THE NEW financial year was ushered in yesterday with a series of price hikes that hit working class families hard.
Council Tax went up, water bills went up, some mobile phone bills doubled, the price of stamps rose, NHS prescription charges were up and dental treatment was hiked up by 5%!
‘April Fools Day seems to have become national price hike day,’ said Hannah Maundrell, the editor in chief of Money.co.uk. yesterday. From April 1, Council Tax bills in England have risen by an average of 3.1%, or £46 a year.
Apart from Council Tax, here are some of the other increases:
• Water Bills: Up by £2 a year in England and Wales.
• Air Passenger Duty: Up by almost 3% on long-haul flights.
• Prescription Charges: Up by 20p to £8.40 in England. NHS Prescriptions are free in Scotland and Wales.
• Mobile phone contracts: Three, O2 and EE are all increasing prices for some customers on monthly contracts. ”Three” customers on ‘Legacy Plan’ priced at £15 a month will see their bills double to £30 a month.
• First-class stamps will rise from 63p to 64p and the price of a second-class stamp will go up to 55p. Posting a small parcel will also go up from £3.30 to £3.35.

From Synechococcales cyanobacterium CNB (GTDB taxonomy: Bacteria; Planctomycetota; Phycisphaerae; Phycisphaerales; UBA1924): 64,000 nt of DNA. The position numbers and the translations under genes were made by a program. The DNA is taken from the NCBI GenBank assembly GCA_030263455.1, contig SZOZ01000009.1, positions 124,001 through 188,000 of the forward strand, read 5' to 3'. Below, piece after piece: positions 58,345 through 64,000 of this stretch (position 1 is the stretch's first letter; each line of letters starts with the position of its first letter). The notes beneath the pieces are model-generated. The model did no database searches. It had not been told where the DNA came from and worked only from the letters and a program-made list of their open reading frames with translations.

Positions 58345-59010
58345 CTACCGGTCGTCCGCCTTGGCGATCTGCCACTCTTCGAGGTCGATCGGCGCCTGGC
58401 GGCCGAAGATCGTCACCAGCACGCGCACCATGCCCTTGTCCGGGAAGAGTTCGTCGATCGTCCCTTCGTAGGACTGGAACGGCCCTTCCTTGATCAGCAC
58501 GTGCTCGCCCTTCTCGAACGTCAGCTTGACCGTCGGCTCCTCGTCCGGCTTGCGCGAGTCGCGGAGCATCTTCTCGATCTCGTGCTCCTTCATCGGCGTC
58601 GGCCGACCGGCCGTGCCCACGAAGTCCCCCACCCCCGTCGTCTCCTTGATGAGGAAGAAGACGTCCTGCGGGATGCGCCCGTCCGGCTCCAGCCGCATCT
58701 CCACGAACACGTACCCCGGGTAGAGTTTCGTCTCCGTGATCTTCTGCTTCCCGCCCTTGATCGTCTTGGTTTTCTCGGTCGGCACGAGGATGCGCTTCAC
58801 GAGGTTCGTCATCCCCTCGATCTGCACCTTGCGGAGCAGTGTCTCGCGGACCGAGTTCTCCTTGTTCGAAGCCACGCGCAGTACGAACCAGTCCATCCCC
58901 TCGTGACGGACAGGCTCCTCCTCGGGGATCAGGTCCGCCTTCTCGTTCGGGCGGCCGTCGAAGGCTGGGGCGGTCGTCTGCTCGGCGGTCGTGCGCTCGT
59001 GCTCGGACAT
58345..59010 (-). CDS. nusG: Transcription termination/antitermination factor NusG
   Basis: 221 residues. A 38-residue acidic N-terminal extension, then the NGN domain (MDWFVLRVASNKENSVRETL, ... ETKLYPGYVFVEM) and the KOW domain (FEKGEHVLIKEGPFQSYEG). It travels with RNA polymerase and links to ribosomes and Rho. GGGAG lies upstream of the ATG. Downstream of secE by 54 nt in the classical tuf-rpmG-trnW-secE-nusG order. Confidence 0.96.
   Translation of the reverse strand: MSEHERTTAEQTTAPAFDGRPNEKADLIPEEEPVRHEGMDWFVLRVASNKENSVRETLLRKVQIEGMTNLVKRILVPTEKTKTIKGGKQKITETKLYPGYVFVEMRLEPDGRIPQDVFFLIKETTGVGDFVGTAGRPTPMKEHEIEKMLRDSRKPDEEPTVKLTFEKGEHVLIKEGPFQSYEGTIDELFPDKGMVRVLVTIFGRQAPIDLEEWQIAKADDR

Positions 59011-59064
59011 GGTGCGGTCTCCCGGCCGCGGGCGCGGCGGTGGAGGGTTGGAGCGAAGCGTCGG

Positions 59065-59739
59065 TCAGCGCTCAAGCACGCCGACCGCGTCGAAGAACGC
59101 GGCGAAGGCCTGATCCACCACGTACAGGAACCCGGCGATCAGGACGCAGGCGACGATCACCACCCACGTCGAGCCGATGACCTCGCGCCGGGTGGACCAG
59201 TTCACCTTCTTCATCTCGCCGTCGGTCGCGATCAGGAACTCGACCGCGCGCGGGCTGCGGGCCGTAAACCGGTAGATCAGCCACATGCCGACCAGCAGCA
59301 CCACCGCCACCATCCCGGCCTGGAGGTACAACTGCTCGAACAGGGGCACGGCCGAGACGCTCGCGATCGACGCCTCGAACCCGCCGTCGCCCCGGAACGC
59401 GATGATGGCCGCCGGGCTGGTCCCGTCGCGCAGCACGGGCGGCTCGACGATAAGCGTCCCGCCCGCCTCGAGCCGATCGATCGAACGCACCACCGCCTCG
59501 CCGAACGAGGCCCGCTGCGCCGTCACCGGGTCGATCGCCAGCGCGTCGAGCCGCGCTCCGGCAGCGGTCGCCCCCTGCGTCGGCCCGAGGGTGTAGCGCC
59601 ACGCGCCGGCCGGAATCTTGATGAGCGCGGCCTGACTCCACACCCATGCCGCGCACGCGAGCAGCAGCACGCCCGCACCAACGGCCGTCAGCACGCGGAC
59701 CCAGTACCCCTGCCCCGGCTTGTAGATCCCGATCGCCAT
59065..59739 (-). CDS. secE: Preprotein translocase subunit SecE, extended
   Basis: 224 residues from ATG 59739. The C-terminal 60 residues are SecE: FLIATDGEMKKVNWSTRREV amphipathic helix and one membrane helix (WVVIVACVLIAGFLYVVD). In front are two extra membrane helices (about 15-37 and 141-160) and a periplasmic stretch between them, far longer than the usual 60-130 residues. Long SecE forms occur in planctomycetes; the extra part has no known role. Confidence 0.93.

• NHS dental charges are hiked up substantially.
The cost of a check-up has gone up by 5% to £19.70. The cost of a filling has gone up by 5% to £53.90. Half of adults have not been to the dentist in the past two years. Many patients that need urgent work simply cannot afford to have their dental work done. Others find it very difficult to find NHS dentists, as the waiting lists are getting longer and longer.
Responding to the hike in dental charges, charities yesterday warned about the effect they will have on working class families oral health. The British Dental Health Foundation said: ‘Yes, NHS dentistry is failing the patients who are most in need and we can’t let it continue.’ The British Dental Association (BDA) describe the crisis as a ‘lost decade of chaos’.
Dr Nigel Carter, Chief Executive of the British Dental Health Foundation, said: ‘We cannot afford to keep putting patients at risk due to a system which prioritises output over outcome and major changes have to been made, and they have to happen soon.
‘The current system is seriously limiting a dentist’s ability to give patients the best possible care they can and those who are in most need, often those with complex needs, are the ones who are suffering the most. It has also become almost impossible for dentists to expand existing practices or set up new ones with new commissioning of services being severely limited.
‘With a rising population we are starting again to see evidence in certain areas of people having difficulty in accessing an NHS dentist. What is truly worrying is that more than nine in ten dentists across Britain have recognised the same exact problem and this means that the issues are glaringly obvious and incredibly widespread.’